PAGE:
Shell will hand over nearly £20bn to investors this year in a share buyback and dividend payout, despite a third-quarter profit slump.
The gas and oil giant said yesterday it would buy back an additional £2.9bn of shares over the next three months and pay a third quarter dividend of 27p.
This brings the total planned payouts for this year so far to a total of £19 billion.
The record payday for shareholders sparked a backlash from unions, which accused the company of profiting from consumers’ high energy bills.
Shell reported a profit of 5.1 billion pounds in the three months to the end of September, down 34 percent from 7.8 billion pounds in the same period last year, as oil and gas prices fell due to Russia’s invasion of Ukraine skyrocketed.
Wael Sawan: The new Shell boss has slowed down the transition to green energy
However, the latest figure was an increase on the previous quarter’s £4.2 billion.
And it was better than the 60 percent plunge in quarterly profit to £2.7 billion that arch-rival BP reported this week.
“Shell continues to widen the gap between itself and its British rival BP,” said Michael Hewson, chief market analyst at CMC Markets.
Shell CEO Wael Sawan has slowed the transition to green energy since taking the helm earlier this year, prioritizing profits and shareholder returns.
Yesterday’s figures showed the strategy was paying off as the oil and gas division made a profit of £3.85bn while the renewables division posted a loss of £54.8m.
Sawan said: “Shell delivered another quarter of strong operational and financial performance, capitalizing on opportunities in volatile commodity markets.”
“We continue to simplify our portfolio while providing more value with fewer emissions.”
Sawan has focused on boosting Shell’s share price because he believes the company is undervalued compared to U.S. rivals such as Exxon Mobil and Chevron.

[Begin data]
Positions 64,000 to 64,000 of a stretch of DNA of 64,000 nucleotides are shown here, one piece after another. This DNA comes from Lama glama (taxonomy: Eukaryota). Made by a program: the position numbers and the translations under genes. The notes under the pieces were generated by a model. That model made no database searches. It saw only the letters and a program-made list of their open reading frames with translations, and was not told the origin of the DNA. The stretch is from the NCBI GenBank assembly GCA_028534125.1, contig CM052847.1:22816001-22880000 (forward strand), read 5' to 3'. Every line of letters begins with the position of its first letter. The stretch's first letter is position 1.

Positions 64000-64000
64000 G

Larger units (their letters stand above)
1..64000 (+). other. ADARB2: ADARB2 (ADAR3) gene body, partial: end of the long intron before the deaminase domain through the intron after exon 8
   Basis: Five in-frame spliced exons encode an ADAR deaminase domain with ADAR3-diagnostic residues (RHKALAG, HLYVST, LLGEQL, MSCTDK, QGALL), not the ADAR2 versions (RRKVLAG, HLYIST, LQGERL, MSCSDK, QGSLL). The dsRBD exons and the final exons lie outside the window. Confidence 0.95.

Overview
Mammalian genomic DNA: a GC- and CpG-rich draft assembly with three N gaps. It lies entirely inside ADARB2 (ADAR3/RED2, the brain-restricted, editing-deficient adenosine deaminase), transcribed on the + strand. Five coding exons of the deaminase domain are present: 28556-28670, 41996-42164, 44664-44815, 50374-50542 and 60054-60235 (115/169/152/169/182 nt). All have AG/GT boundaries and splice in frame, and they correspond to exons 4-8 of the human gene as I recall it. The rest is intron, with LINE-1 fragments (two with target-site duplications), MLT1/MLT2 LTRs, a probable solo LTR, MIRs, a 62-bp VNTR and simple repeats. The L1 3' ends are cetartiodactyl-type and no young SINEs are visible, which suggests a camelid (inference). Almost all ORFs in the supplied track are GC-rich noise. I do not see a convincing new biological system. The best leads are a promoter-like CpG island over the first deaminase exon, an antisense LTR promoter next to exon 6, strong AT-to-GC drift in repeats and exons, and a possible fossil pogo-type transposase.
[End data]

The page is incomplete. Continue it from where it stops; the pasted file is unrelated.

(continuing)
Russ Mold, investment director at AJ Bell, said: “Wael Sawan is certainly confident enough to deliver generous returns to shareholders with another major share buyback.”
“Investors in oil and gas stocks on this side of the Atlantic felt left out in the cold compared to owners of major U.S. oil companies who ignored calls for a green strategy and were rewarded by the market.
“This has characterized the change under Sawan since he took office.”
“Investments continue to be made in the energy transition, but the return must increase.”
Shell said it will reduce capital spending to fund further payouts to shareholders.
Jamie Maddock, energy research analyst at Quilter Cheviot, said: “Looking ahead, Shell appears to be keeping a tight rein on project spending despite fluctuating oil prices.”
“This conservative spending means more cash that could be used to increase dividends and fund further share buybacks.”
The payout sparked outrage from unions, who said Shell and its investors were making money “at the expense of struggling families.”
TUC general secretary Paul Nowak said: “This sums up everything that is wrong with our broken energy market. “Money that should have gone into cutting household bills has ended up in shareholders’ pockets.”